Young Women as God’s Hands in the World
In celebration of the International Day of the Girl-Child, we are delighted to share a reflection by Christy Stang, a member of Trinity Episcopal Church in Excelsior, MN. She is the youth representative on her parish’s vestry and the founder of the Trinity Girls’ Service Group. She is a passionate advocate for girls and a strong believer in the importance of mission service.
Since today is the International Day of the Girl, I would like to emphasize the power of the church in raising young women to serve others by sharing a story in which my own parish supported me. When I was twelve years old, I was hunting for an outlet into which I could plug my passion for service. My congregation, Trinity Episcopal Church in Excelsior, Minnesota, was engaged in many outreach programs, but it had not launched a group which offered consistently available and diverse service opportunities—so I decided to initiate one myself. In 2008, with my church’s support, I founded the Trinity Girls’ Service Group, a team of about ten girls who are mostly upper elementary and middle school age, which still meets monthly to decide on and execute plans for being God’s hands in the world.
Having been part of the group for the past five years, I am continually impressed by the sincere willingness to serve that emanates from these girls. You can see their eyes light up during discussions about what project we will tackle next, and they excitedly jump in with their own original ideas. We particularly like doing hands-on service because the impact is more tangible. Our projects have been as local as cooking meals for parishioners who are ill or fashioning ornaments to decorate Christmas trees for families in need in our town, and as global as using the profits from a bake sale to buy a community garden in Nicaragua through Episcopal Relief & Development or packing meals to feed starving children around the world. In my eyes, the most profound positive result of the Trinity Girls’ Service Group has been how much the girls inspire those around them. The warmth of the Holy Spirit is palpable as they spread their joy and energy.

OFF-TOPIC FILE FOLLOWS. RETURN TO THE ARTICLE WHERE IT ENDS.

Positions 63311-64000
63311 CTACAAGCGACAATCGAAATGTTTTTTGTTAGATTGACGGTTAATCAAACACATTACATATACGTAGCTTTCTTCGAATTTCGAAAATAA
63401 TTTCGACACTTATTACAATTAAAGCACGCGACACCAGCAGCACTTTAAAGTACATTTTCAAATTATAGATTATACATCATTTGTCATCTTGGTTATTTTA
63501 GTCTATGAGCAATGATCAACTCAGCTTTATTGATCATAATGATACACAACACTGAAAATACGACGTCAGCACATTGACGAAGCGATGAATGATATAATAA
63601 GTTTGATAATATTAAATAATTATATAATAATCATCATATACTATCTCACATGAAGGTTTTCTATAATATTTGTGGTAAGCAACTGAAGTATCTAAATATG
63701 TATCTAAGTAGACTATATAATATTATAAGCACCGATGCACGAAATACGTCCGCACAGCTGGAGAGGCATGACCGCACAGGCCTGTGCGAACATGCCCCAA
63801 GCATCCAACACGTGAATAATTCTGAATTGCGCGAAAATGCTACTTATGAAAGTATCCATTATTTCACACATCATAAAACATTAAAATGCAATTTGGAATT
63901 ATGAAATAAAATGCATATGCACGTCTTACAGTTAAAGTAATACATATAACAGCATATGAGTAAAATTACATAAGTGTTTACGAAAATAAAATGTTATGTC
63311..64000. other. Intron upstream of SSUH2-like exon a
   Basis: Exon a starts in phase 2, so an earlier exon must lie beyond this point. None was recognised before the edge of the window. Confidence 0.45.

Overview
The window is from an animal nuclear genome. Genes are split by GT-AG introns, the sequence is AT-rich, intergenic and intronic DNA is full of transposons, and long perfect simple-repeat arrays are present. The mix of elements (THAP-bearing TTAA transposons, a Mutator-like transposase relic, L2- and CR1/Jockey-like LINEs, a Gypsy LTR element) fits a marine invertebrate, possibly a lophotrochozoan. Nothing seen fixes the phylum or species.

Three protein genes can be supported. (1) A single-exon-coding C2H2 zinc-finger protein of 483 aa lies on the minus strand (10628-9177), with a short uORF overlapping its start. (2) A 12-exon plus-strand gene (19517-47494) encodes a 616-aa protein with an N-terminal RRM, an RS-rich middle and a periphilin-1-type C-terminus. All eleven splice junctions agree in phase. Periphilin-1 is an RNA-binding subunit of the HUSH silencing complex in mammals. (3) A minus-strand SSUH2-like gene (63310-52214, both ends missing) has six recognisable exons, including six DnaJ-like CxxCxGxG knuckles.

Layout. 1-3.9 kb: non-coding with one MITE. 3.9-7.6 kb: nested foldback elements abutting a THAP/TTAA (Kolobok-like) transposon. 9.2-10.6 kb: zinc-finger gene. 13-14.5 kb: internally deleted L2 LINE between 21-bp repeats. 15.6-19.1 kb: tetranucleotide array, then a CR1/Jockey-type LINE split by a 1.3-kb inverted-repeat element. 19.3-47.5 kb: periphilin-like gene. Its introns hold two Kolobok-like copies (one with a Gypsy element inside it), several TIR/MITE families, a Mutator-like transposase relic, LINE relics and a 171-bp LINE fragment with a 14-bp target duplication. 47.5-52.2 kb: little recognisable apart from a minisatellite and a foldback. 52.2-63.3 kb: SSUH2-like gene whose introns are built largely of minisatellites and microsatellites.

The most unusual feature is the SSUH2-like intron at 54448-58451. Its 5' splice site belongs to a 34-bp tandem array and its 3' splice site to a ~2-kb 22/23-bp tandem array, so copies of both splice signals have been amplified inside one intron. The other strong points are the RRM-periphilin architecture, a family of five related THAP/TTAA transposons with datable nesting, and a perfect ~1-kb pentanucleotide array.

Since we live in a world that is buzzing with activity, the main challenge of the group has been planning service projects that fit into each girl’s busy schedule. But even when not all of us can attend every event, our vision is not clouded by discouragement in our seemingly small efforts to ease the world’s ocean of suffering. The Trinity Girls understand that each act of kindness counts, whether we have enough time to spend an afternoon raking yards or creating personalized welcome baskets for a refugee family from Somalia, or just to squeeze in a few minutes after church to craft a cheerful card for a parishioner who is struggling. Although we cannot completely extinguish global suffering, I am heartened to know that we can honor God by eliminating even just a few of the shadows in our dark world. The buoyancy of the girls leads them to brighten their surroundings with smiles, in hopes that their efforts will lead to a more luminous society.
In honor of the International Day of the Girl, let us all support the young women in our communities, encouraging these earth-shakers to further envelop the lives of others with light. Members of the world’s younger generation should not be restricted to making their mark only in the future when they become the pillars of society—they can shape the world today. Genuine passion for world change is contagious, especially when incited by bright-eyed girls who are eager to follow God’s call. When young women unite against the forces of deprivation in the world, their impact is dazzling.
Today we give special thanks for the girls and young women across The Episcopal Church who seek and serve Christ in their daily life and work.